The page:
"If you believe," he shouted to them, "clap your hands; don't let Tink die." J. M. Barrie 1860–1937

 

The Tinkerbell Effect and the National Day of Prayer in my way of thinking are identical. When the Disney fairy is about to die, she speaks to Peter Pan and tells him that she could get well again if children believed in fairies. Peter immediately shouted out, "If you believe," he shouted to them, "clap your hands; don't let Tink die." Like Peter Pan’s plea, the National Prayer Day is little more than wishful thinking or make-believe.

Sadly, despite claims to the contrary a prayer is little more than a fervent wish that makes as much sense as clapping to keep Tinkerbelle alive. No one would ever die, if prayer had any effect as most desire heaven, but few wish to die. Based on the amount of prayers that escape into the ether, it seems the hit-rate is less than a portion of a percent. The idea of praying to an all-knowing and all-benevolent God appears as little more than whining and asking for favors.

Even a quick glance at the omniscient God makes it clear that prayers don’t help. An all-knowing and all-benevolent God surely already knows what thoughts come and go in the minds of his creations, if he doesn’t, then, he doesn’t know everything. Granting omniscience makes all prayer superfluous as an all-benevolent and knowing God already knows what is best for us and has already provided what we need. Prayer says that God doesn’t know what is best. In fact, it says we know better as we seek to change what God already ordained.

The idea of praying to overcome the laws of nature or the circle of life smells of Hollywood movies depicting tribal communities running from the thunder or chanting to the various sky gods man invented over the ages. All claims to sophistication fall on the same ground as those who believed in Zeus, Quetzalcoatl or Odin and the hundreds of other gods created by man’s attempts to find explanations for life. No one in his or her right mind believes in any of the gods listed, but manages to find truth in a god called Yahweh.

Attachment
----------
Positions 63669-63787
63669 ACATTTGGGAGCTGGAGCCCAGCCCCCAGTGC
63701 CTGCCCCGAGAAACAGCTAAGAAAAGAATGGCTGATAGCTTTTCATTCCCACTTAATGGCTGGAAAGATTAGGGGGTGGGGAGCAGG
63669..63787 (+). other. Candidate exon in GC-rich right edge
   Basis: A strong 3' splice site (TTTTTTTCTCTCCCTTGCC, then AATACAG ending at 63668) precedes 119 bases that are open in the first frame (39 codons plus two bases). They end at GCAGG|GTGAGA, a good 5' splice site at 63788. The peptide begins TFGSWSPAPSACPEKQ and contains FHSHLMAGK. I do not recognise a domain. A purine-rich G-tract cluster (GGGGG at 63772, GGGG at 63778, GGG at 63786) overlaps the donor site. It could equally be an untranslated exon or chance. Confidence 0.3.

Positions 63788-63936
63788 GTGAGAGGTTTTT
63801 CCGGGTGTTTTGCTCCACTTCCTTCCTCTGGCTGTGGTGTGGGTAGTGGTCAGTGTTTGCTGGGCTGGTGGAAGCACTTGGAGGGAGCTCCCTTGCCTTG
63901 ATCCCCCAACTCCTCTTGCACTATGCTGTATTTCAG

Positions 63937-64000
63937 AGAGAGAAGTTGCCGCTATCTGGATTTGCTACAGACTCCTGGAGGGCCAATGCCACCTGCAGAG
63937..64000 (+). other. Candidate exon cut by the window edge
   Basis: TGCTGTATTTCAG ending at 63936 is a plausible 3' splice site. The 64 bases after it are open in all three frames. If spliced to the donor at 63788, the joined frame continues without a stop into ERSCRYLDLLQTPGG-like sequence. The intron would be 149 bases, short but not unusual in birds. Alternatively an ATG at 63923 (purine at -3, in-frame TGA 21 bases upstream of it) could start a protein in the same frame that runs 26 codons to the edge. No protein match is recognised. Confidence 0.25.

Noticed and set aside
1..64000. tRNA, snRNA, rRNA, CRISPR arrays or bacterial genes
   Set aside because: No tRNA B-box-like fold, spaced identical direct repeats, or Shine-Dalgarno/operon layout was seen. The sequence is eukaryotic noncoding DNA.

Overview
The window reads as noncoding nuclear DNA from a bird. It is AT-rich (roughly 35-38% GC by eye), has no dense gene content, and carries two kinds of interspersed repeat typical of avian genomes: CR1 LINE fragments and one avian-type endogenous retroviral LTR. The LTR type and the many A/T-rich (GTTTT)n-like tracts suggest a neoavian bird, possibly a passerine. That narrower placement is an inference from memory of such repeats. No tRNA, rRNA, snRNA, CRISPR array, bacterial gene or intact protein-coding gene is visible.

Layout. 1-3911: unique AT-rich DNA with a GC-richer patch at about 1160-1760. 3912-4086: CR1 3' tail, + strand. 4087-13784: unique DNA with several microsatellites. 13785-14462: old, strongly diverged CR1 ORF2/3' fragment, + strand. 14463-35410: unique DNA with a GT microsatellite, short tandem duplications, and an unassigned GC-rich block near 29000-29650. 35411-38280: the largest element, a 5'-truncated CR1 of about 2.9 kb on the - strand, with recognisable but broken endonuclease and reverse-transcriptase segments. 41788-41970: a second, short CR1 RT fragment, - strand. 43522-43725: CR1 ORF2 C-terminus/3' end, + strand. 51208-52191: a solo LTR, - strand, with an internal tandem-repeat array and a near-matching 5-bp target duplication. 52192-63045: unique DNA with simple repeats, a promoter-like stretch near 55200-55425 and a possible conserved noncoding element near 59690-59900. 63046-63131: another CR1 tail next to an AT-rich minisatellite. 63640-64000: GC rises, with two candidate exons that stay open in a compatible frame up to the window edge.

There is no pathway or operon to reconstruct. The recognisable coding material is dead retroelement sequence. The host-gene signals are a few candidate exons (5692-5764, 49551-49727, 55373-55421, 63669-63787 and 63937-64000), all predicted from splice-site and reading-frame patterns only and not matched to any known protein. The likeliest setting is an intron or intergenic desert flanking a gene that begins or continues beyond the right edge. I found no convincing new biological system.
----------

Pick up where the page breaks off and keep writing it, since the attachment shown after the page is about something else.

A few months ago, religious conservatives took President Barack Obama to task because he didn’t set aside a special invocation for National Prayer Day, but as the leader of the country, he was right to keep religion out of what is literally politics. All the praying done every day in the United States since its founding didn’t stop World War I, World War II, the Vietnam War, the Great Depression, Pearl Harbor, presidential assassinations, 911 or the latest recession.

However, at the same time as National Prayer Day, nonreligious, freethinkers, humanists, atheists and agnostics marked the day by donating blood. The difference in the two acts is significant. If only one pint of blood made it to the Blood Bank, it took more effort and action than a prayer. Taking physical action signals determination and commitment with a tangible result while prayer is a nothing more than pretending to do something with no visible results. A rain dance has a better chance for results as during a 365 day year it will eventually drizzle.

Praying to stop the tide of nature is begging at its lowest form and a form of self-induced blindness that is as dangerous as it is silly. Each year men, women and children die because of unanswered prayers. Medical treatment often comes too late as people pray their way into dire health and die when a trip to the doctor might change everything. Going into war, preachers preach and people pray, yet, the casualties continue unabated. The poor stay poor, the blind stay blind and the amputees of the world have yet to feel prayer’s healing powers.

At best, prayer is a psychological placebo of dubious nature. For some, prayer offers an outlet, a conduit for strong emotions and hard feelings, but it is still make-believe. Occasionally, a miracle cure takes place that even scientists don’t understand, but rest assured the “miracle” has its basis in science. Polio once savaged entire populations, but the Salk vaccine made it disappear. Everyday science reveals more about the way the world operates and there is nothing supernatural about it.

With the number of faith healers that appear on television, it makes sense that human diseases and catastrophe could end if they all worked together. Benny Hinn claims to heal hundreds at a time. Pat Robertson even prayed a hurricane away from a city. With that kind of power, we should all be praying. But, no matter who stands to deliver the prayer of the day, the invocation or the blessing, when it finally boils down, prayer doesn’t work any better than wishing. 

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Tags: Day, Fairy, National, Obama, Prayer, Tales, Tinkerbell, Wishing, of